One day, the sun will set in the West and will fail to rise from the East. Thankfully, for us at least, that day is a long, long time away.
In Wen Ren’s (“Finding Tomorrow (Short)”, “Café Glass (Short)”) first feature length film, he looks at that scenario, kind of. You see, although we are in the future, mankind is getting on just fine.
They’ve harnessed the power of the sun to great effect, to such an effect that virtually everything is solar powered. So, when the Sun suddenly disappears one day, plunging the Earth into a perpetual night, things look bleak.
25-year old amateur astrologer Sun Yang, Jue Zhang (“The King Of The Drift”), spots the another star had vanished earlier, but is too late to do anything about it. Yang is a loner, preferring the company of his AI over anyone human.
When he races into his neighbour’s apartment to see the Sun vanish, he little realises the forces that will thrust these two together. Chen Mu, Yue Zhang, isn’t having a great time of things when Yang bursts into her apartment, he doesn’t have windows in his, and announces the Sun is going to end.
Yang reluctantly agrees to join forces with Mu, particularly when she announces she has a car, and they race to the man they refer to as the Sun God, the man who has brought solar power to the masses.
He tells Yang to head to District 4 and that there, just maybe, there’s someway that they’ll be able to survive as the Milky Way disbands and the Earth’s temperatures plummet.
The journey sees the pair face all sorts of bandits, including some that have kickstarted an old coal-fired power station and are using slave labour to keep it going, providing them with electricity.
Ultimately though, this is all about the journey both Yang and Mu make. How they, unlike the planets above them that are racing away from each, are being pulled closer and closer together, revealing more and more about themselves to each other.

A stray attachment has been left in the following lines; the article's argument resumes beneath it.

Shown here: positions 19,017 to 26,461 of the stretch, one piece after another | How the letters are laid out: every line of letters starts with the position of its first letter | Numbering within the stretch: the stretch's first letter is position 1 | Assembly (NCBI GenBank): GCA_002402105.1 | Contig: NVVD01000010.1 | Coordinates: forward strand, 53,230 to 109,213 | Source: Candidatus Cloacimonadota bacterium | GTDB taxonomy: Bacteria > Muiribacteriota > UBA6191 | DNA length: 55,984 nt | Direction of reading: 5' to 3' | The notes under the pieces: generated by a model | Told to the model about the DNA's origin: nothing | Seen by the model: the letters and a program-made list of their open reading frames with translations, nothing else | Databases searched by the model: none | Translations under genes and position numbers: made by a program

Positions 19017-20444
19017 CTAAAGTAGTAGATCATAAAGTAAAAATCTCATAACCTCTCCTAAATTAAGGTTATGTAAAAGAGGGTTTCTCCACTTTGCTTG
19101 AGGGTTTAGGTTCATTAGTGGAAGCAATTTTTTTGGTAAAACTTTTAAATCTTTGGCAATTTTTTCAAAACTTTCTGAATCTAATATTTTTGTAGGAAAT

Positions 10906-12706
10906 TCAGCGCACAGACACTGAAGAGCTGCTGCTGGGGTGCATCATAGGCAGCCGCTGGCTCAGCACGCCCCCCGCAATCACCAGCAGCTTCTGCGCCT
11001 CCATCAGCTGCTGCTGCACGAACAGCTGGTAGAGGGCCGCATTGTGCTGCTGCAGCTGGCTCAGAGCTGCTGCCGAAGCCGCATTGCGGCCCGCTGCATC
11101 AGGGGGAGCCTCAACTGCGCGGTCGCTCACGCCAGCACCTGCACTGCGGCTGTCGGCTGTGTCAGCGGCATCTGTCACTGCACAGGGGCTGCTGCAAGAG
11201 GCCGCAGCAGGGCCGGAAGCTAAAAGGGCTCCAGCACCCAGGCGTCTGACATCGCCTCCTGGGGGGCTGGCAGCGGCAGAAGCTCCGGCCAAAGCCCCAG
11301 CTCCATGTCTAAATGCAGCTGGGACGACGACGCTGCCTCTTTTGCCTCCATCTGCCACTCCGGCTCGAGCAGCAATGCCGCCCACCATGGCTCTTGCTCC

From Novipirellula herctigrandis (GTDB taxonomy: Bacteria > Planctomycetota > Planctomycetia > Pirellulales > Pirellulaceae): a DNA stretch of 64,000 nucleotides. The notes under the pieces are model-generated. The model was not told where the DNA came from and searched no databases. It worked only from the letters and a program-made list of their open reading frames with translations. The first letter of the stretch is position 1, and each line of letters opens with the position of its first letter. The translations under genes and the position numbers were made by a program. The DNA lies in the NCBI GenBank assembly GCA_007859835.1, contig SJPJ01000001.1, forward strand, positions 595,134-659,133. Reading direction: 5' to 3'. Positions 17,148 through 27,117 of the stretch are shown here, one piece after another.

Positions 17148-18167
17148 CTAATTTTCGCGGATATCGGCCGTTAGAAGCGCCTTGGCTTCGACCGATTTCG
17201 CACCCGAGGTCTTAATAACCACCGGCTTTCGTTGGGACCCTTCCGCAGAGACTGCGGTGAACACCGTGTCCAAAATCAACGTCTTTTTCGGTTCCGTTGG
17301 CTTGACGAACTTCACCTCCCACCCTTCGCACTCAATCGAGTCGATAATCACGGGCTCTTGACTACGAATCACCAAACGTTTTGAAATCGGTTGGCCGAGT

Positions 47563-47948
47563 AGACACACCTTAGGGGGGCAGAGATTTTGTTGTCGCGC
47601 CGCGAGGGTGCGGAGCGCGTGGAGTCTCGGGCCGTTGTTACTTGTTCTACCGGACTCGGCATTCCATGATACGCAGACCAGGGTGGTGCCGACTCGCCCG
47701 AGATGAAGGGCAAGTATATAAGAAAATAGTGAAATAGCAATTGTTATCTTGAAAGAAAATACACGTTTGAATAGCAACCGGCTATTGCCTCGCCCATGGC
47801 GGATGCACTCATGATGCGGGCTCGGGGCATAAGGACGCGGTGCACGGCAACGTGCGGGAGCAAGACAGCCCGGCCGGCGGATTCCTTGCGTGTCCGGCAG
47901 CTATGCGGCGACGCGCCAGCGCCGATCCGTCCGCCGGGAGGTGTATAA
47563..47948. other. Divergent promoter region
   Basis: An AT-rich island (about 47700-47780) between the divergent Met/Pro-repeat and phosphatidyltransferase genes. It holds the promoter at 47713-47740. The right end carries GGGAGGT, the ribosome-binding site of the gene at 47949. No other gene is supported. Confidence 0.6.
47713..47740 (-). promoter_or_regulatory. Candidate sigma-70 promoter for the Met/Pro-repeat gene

Last Sunrise is a truly beautiful film, the story is a lovely-one of hope, love and not giving up. The effects are good, very good when you consider the budget was just $250,000.
Sure, it isn’t without its faults. The number of times the pair come across as naive is staggering and does get frustrating as they continuously make mistake after mistake.
The saving grace from that is the performance Wren gets from his leading lady Yue Zhang. It’s a wonderfully, heartfelt performance, as she imbues Mu with a sort of naivety but also a determination and sense of fun that lifts the move each time she’s afforded the opportunity.
Jue Zhang meanwhile has the computer geek, uncomfortable around people, angle down to a tee. He has an arrogance, despite his shyness, and it takes everything Mu has to soften his exterior.
Last Sunrise is a wonderful piece of cinema with a fantastic performance from Yue Zhang. The story, whilst great and perfect for pulling our two distant planets together, doesn’t quite manage to hit the eco, over-reliance message it strives for. But this is a minor niggle for what is a wonderfully romantic, sci-fi movie.